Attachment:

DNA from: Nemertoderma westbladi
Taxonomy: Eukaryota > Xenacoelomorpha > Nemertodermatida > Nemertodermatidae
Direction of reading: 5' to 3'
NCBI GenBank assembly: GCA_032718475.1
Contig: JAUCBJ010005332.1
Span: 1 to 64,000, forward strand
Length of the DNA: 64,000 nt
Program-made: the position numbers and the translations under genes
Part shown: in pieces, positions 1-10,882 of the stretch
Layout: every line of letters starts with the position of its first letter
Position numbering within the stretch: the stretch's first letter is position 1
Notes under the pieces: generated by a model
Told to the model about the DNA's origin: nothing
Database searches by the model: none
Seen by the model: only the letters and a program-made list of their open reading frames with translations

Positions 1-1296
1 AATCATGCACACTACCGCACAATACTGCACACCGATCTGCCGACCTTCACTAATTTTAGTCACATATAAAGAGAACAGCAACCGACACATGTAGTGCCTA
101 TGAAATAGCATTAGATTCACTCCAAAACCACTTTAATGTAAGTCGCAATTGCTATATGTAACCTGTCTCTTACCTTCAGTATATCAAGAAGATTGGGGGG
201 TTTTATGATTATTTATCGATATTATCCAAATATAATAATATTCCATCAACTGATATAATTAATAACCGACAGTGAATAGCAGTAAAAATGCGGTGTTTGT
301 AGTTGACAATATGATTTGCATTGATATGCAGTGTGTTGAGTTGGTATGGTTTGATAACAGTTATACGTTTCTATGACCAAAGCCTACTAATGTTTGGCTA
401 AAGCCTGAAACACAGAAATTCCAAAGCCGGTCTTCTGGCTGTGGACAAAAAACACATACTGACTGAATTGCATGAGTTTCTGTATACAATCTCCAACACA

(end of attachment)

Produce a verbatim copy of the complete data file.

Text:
DNA from: Nemertoderma westbladi
Taxonomy: Eukaryota > Xenacoelomorpha > Nemertodermatida > Nemertodermatidae
Direction of reading: 5' to 3'
NCBI GenBank assembly: GCA_032718475.1
Contig: JAUCBJ010005332.1
Span: 1 to 64,000, forward strand
Length of the DNA: 64,000 nt
Program-made: the position numbers and the translations under genes
Part shown: in pieces, positions 1-10,882 of the stretch
Layout: every line of letters starts with the position of its first letter
Position numbering within the stretch: the stretch's first letter is position 1
Notes under the pieces: generated by a model
Told to the model about the DNA's origin: nothing
Database searches by the model: none
Seen by the model: only the letters and a program-made list of their open reading frames with translations

Positions 1-1296
1 AATCATGCACACTACCGCACAATACTGCACACCGATCTGCCGACCTTCACTAATTTTAGTCACATATAAAGAGAACAGCAACCGACACATGTAGTGCCTA
101 TGAAATAGCATTAGATTCACTCCAAAACCACTTTAATGTAAGTCGCAATTGCTATATGTAACCTGTCTCTTACCTTCAGTATATCAAGAAGATTGGGGGG
201 TTTTATGATTATTTATCGATATTATCCAAATATAATAATATTCCATCAACTGATATAATTAATAACCGACAGTGAATAGCAGTAAAAATGCGGTGTTTGT
301 AGTTGACAATATGATTTGCATTGATATGCAGTGTGTTGAGTTGGTATGGTTTGATAACAGTTATACGTTTCTATGACCAAAGCCTACTAATGTTTGGCTA
401 AAGCCTGAAACACAGAAATTCCAAAGCCGGTCTTCTGGCTGTGGACAAAAAACACATACTGACTGAATTGCATGAGTTTCTGTATACAATCTCCAACACA